By Jeff Balland
The recent concept of novel ecosystems has aroused many debates. Novel ecosystems can be defined as new systems where new species combinations and functions that have never interacted historically, occur irreversibly and sustainably (Morse et al. 2014), due to anthropogenic activities, species introduction and climate change (Hobbs et al. 2006; Hobbs et al. 2009). The stage between an ecosystem and a novel ecosystem is called “hybrid ecosystem”, and can be defined by a changing system where a return to previous conditions is still possible before it reaches a tipping point (see Hobbs et al. 2013). Almost 12 years after its introduction (see also Chapin & Starfield 2005), two sides are opposed, whether restoration ecologists should integrate the concept of novel ecosystems into practice or not. I attempt to expose and criticize both of them to see what should be retained about this issue.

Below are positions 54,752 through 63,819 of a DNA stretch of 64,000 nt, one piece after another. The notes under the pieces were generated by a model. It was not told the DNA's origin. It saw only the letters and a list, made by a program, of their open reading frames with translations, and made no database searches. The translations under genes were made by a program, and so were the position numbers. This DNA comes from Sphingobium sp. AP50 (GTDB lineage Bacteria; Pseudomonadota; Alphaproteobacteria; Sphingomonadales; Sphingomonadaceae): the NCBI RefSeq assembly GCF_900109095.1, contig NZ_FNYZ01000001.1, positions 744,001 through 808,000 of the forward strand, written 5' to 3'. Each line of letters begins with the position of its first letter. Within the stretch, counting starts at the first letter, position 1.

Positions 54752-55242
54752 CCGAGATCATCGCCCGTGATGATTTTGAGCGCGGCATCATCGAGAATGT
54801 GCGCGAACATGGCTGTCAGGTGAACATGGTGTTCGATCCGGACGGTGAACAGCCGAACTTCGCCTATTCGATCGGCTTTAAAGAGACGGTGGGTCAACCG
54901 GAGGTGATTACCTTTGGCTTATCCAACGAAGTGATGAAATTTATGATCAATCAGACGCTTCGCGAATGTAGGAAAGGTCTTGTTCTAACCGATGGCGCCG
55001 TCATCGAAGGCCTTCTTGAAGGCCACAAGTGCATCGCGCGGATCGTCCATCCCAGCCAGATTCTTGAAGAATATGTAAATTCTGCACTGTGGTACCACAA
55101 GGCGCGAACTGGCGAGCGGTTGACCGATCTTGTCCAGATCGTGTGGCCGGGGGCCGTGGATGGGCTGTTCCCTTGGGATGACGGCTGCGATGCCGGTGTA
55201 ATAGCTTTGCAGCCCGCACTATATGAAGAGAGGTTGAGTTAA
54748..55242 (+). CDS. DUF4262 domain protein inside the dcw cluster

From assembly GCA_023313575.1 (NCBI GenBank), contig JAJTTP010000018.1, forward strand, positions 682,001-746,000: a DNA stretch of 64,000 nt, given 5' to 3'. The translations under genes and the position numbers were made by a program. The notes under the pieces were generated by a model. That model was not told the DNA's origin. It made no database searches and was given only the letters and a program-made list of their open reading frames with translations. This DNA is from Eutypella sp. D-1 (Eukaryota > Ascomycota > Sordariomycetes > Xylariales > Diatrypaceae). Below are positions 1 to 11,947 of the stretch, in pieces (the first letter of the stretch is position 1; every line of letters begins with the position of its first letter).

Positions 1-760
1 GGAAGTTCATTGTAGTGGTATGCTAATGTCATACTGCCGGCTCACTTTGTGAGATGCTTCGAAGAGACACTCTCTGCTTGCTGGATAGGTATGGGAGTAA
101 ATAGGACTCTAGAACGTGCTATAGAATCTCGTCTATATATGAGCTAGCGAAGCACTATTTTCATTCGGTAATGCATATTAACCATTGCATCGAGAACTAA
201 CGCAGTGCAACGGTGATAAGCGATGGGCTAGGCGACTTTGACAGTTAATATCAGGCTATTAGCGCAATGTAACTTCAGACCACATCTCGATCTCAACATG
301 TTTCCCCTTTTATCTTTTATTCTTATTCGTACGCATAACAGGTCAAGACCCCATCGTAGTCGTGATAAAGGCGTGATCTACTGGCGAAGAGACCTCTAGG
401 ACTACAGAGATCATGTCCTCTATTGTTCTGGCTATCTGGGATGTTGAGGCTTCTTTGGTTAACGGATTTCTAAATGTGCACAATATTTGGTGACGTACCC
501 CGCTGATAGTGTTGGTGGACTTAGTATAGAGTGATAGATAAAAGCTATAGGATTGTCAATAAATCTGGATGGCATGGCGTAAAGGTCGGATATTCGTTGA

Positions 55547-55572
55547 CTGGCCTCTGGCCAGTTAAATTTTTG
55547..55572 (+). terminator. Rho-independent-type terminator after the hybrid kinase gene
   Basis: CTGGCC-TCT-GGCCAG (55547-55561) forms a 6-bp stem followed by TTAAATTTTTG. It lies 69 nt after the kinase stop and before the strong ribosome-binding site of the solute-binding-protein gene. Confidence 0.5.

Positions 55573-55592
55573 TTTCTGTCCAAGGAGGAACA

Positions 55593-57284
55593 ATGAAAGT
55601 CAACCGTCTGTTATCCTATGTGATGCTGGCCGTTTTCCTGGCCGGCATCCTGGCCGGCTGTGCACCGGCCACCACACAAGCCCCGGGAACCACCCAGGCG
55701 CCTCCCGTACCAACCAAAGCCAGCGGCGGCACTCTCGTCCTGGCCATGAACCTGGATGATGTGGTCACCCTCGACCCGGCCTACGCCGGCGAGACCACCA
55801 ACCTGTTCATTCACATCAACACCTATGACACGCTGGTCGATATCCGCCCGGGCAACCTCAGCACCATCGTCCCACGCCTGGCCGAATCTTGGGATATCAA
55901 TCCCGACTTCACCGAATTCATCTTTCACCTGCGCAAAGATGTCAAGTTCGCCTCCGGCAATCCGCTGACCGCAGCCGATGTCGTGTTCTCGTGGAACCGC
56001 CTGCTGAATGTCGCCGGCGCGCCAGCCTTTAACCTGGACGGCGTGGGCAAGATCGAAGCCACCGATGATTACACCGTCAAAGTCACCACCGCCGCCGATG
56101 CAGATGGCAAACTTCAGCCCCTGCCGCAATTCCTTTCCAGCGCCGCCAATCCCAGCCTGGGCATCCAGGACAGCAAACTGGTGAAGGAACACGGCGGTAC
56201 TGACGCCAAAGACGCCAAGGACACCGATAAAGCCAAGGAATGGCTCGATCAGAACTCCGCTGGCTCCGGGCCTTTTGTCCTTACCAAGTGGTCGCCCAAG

Embracing the concept
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